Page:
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    Understanding Floor Care Terminology: Insight on some of the words and phrases related to slips, trips and falls.

    Last updated 4 years ago

    Originally Posted by Cleaning & Maintenance Management Online

    By Mike Englund
     
    Trade publications of all kinds frequently carry articles about floor care, and most especially, floor safety.

    However, a crucial factor that is often missing in these articles is a thorough explanation of floor care terminology, specifically as it pertains to floor safety and the goal of preventing slips, trips and falls.

    After all, if you don’t know the words to describe a floor care condition that could lead to an accident, how can you take steps to prevent it?

    Of course, some terms, such as floor “obstructions,” are commonly used and most people know or can decipher what they mean; an obstruction is anything protruding into a walking pathway.

    But, others that are just as important to know are far less frequently heard or understood.

    The following list offers some key floor care terms and their definitions.

    Some of the verbiage used when discussing slips, trips and falls includes:

    • Asperities: Raised edges or abrasives on a walking surface that help make it safer to walk on. Often, asperities are applied to a floor surface, such as adding sand to a slippery surface, to give more traction.
    • Coefficient of friction: This phrase, often abbreviated as COF, refers to the amount of friction on a dry surface when tested with a slip meter. Slip resistance, a related term, is used when referring to the amount of traction on a floor or on shoes.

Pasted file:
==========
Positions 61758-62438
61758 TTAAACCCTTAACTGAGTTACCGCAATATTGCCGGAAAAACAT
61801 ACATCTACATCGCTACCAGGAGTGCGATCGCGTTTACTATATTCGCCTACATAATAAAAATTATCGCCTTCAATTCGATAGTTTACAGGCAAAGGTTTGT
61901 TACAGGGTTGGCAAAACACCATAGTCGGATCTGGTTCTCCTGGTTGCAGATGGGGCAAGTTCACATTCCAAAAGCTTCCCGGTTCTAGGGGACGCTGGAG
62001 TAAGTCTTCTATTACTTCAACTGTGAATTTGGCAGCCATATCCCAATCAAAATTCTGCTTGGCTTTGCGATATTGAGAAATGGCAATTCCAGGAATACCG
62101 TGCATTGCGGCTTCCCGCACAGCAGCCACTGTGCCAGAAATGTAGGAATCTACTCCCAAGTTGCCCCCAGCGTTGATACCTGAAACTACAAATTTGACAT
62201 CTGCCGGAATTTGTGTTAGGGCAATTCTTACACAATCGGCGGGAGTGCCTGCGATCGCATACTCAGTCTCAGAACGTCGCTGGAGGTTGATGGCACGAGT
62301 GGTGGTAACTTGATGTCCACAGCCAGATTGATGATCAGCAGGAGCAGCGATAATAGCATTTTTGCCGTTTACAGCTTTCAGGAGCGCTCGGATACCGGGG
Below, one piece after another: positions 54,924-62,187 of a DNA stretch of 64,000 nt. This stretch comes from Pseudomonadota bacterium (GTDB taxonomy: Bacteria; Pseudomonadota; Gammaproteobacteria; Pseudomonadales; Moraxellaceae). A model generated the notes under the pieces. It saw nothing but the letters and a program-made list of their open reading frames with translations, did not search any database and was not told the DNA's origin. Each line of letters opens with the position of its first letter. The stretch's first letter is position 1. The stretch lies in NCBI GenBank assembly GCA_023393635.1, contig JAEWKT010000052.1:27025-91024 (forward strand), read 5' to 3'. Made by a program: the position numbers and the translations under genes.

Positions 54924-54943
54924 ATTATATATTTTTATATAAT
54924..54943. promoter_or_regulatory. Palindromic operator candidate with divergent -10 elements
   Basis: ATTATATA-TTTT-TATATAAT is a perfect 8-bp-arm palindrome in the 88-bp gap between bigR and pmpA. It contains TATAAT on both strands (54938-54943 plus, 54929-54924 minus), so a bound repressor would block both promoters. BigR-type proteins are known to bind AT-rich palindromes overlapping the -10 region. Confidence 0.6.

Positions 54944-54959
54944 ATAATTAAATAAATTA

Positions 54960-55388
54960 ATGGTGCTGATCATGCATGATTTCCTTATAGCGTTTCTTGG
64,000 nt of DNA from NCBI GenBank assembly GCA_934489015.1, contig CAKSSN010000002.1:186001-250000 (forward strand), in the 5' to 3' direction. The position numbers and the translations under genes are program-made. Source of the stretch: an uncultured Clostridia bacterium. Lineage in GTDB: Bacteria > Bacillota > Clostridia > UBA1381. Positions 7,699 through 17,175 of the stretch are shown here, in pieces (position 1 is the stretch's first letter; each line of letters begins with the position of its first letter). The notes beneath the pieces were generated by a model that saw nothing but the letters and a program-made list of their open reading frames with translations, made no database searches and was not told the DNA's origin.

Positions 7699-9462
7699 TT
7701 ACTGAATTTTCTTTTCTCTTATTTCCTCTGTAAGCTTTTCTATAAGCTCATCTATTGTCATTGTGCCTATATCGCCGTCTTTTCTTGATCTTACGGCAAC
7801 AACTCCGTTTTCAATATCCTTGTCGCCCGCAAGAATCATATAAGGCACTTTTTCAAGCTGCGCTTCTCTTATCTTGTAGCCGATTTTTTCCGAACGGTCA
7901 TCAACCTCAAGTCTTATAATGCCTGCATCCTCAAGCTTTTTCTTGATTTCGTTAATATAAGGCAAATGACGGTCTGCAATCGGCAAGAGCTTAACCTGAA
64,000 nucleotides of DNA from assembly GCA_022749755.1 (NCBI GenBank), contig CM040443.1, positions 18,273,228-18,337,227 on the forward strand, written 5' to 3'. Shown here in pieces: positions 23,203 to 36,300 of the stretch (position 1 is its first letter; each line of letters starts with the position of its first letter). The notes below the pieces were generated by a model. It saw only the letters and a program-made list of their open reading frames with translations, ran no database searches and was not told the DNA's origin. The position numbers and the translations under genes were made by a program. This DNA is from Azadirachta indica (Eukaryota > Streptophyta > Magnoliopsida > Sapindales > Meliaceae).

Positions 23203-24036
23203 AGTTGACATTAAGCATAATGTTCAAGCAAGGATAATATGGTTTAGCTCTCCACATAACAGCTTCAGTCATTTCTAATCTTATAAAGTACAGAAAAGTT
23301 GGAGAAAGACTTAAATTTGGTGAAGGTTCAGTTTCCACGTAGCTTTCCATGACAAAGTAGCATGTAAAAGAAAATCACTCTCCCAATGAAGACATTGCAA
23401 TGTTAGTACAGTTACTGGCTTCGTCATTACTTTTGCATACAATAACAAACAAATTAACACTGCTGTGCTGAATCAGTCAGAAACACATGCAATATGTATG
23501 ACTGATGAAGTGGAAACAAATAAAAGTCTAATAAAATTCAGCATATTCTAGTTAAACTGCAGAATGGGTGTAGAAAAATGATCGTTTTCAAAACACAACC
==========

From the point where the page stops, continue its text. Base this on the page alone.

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    Try Out Our Website's New Visual Navigation!

    Last updated 4 years ago

    With the goal of making our website even more user-friendly we have recently added visual navigation to our product section. Now you can easily click images of our product types and products to get to the page you want. Click here to try it out.

    The Dirty Fingernails Of The Restroom: Soiled grout lines are the restroom equivalent to having dirt underneath your fingernails.

    Last updated 4 years ago

    Originally posted by Cleaning Maintenance & Management Online

    By: Aaron Baunee

    When I cross the threshold and enter a public restroom, I am often appalled by what I see.

    While some suffer unwarranted fears about these human waste transfer stations, others are simply displeased by their unkempt nature.

    I am not suggesting that all public restrooms are filthy, but I’m certainly not claiming that they all smell like roses either.

    I have been wholly impressed by the meticulousness of a select few custodial professionals who mind the details of restroom cleanliness.

    But, for the most part, there is a common theme with the restrooms I see: Soiled grout lines.

    It might not be apparent at first glance, but after more scrutinous observation of a given restroom over time, it becomes clear that the porous mortar binding each individual ceramic tile is not as bright and clean as it once was.

    While there are numerous reasons for this — infrequent cleaning, dirty cleaning solution, improper techniques, insufficient equipment, etc. — the end result is nearly constant: Malodors.

    The single largest source of complaints from building occupants and cleaning staffs alike is restroom odors.

    They can permeate from other areas like around fixtures or inside floor drains, but offense restroom odors tend to be traceable to grout lines harboring odor-causing germs and bacteria.